The pier was 340 feet long and 17 feet wide, and extended 100 feet out from shore, with “room for several hundred anglers.” At the foot of the pier, the squat kiosk later occupied by Kess would be leased from the Port as the Happy Hooker bait-and-tackle shop. Underwater, the Washington Department of Fish and Wildlife installed an artificial reef of thousands of old rubber tires and broken concrete to attract fish. The Port dangled the exciting promise of opportunities for “special derbies and other events.”

The new pier rode in on a wave of revitalization of American waterfronts. New shoreline management rules, including from the city of Seattle, also required as much public access to the water as possible. Fishing from a congested city shoreline is tough; the pier gave anyone a chance.

They picked an excellent spot, says Mark Yuasa, a former Seattle Times outdoors reporter for 25 years who grew up fishing in South Seattle in the late ’70s and ’80s. Yuasa wrote several stories about squid fishing at the Elliott Bay Pier. The place is special, he says, in part for the way fish seemed to migrate there and then linger, perhaps because of the reef. 

But it was equally special, he thinks, for the way it seemed to attract a variety of people, as well as more families with kids than elsewhere. Yuasa, who is Japanese American, enjoyed the mix. 

“Such a diverse group of people were down there when it was open,” he says. “It brought all these communities together — Eastern Europeans, Vietnamese, Japanese, Samoans — everyone would talk to each other. It was really neat to be able to find that vibe.”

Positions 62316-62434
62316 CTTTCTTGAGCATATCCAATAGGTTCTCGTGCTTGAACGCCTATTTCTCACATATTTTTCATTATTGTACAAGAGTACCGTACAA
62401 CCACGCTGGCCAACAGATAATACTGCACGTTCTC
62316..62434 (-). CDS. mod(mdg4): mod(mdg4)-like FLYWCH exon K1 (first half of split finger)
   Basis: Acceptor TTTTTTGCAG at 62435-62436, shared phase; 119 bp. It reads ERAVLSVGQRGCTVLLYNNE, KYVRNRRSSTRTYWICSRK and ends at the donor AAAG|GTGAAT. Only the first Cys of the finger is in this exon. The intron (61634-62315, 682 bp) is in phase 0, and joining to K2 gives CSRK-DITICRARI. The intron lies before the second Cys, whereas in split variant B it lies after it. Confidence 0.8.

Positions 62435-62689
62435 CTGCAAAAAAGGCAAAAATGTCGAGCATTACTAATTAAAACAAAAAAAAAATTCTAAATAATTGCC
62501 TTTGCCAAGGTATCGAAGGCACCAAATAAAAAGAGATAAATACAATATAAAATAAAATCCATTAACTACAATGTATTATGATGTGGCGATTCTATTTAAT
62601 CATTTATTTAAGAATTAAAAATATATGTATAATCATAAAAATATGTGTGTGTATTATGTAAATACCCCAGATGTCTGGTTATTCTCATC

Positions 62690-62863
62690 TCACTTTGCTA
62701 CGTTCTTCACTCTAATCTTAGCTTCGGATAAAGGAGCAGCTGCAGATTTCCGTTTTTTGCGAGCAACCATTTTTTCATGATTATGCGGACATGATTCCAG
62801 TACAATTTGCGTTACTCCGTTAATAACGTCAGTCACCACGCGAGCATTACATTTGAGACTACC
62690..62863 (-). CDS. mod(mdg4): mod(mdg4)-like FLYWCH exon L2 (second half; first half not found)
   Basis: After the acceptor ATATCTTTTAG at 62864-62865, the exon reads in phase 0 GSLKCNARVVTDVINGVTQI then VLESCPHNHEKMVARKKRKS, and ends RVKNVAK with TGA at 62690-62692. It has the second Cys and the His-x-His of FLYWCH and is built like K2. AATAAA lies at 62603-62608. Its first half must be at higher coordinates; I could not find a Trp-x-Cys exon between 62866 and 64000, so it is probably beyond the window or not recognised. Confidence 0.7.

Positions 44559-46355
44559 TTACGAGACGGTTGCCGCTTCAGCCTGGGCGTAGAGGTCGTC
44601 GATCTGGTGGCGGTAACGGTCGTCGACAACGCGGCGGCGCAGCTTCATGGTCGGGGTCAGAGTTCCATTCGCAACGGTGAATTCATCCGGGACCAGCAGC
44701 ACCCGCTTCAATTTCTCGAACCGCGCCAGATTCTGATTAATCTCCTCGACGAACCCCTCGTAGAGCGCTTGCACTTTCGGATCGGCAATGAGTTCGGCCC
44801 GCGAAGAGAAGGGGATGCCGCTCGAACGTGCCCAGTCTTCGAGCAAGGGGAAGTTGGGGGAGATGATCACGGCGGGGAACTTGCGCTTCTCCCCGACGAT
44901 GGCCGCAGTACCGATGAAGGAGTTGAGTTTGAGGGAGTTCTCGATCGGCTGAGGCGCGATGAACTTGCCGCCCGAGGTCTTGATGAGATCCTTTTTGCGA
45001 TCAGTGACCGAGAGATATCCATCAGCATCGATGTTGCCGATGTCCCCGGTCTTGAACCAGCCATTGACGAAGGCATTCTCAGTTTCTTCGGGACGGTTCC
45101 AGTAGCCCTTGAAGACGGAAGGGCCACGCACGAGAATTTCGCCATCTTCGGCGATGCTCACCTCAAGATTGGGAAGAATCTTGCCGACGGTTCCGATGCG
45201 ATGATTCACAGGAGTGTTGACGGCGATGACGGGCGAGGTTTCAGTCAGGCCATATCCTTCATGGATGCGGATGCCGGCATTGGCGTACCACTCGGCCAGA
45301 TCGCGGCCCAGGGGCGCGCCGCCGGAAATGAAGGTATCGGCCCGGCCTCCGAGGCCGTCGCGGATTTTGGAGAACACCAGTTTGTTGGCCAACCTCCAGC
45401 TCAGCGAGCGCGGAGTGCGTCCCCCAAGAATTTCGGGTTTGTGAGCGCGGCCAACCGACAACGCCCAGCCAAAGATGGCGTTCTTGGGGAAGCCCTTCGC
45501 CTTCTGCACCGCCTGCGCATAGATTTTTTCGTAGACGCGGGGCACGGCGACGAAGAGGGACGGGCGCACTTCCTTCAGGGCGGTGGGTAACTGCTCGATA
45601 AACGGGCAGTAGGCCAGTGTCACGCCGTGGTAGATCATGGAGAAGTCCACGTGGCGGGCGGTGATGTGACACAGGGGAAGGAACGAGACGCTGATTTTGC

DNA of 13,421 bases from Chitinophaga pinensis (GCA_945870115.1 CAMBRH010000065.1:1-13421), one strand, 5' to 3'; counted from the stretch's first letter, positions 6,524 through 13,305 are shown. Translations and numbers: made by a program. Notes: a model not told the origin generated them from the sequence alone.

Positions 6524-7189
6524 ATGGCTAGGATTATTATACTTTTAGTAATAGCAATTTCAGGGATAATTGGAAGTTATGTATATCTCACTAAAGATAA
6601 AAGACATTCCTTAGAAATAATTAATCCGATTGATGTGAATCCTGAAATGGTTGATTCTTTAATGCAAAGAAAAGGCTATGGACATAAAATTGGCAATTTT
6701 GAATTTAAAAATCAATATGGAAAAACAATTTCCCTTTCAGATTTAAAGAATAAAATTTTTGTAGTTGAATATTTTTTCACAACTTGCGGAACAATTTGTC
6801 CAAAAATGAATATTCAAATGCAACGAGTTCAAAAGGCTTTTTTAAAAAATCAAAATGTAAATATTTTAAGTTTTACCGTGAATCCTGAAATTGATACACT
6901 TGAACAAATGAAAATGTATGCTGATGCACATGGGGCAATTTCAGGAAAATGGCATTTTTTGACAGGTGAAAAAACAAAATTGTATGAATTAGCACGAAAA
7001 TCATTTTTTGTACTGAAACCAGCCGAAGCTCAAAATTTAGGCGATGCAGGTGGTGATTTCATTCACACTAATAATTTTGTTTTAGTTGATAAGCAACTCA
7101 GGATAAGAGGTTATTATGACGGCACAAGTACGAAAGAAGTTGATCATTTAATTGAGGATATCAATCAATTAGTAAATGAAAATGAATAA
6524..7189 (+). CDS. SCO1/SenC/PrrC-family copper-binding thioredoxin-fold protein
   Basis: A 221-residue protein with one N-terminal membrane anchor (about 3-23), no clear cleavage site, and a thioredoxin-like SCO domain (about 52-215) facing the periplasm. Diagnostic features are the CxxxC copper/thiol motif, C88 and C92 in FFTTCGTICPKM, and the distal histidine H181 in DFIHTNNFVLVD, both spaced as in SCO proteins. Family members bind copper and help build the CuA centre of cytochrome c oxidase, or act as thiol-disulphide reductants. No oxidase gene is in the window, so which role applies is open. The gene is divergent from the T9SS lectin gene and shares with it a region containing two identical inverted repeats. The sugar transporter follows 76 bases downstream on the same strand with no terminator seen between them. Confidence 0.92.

One of the few recent datasets of recreational fishers on Seattle shorelines underscores the diversity of Seattle’s fishing community. In a study conducted in 2015 and 2016 on the banks of the Lower Duwamish, surveyors talked to fishers of more than 20 different ethnicities, including, as categorized for the study: “numerous Asian and Pacific Islander groups, several European groups, Blacks/African Americans, American Indians/Alaskan Natives, Latinos, Caucasian, and people of mixed ethnicity.” Most were men, with a significant minority of women. Some said they shared catch with their families and friends, and some said they fished with their families, as a way to spend time together. Most of them said dropping lines into the water was as much about being out in nature as it was about catching fish; everyone reported that fishing was a way to relieve stress.

In fact, feelings of well-being and connection with nature while harvesting on Puget Sound shorelines has been a focus of scholarly study. In the paper “ ‘Sense of Place’: Human Wellbeing Considerations for Ecological Restoration in Puget Sound,” published in 2016 in the journal Coastal Management, authors Dr. Melissa R. Poe, an environmental social scientist at Washington Sea Grant, and her colleagues reported on links they found in their research between sense of place and human well-being.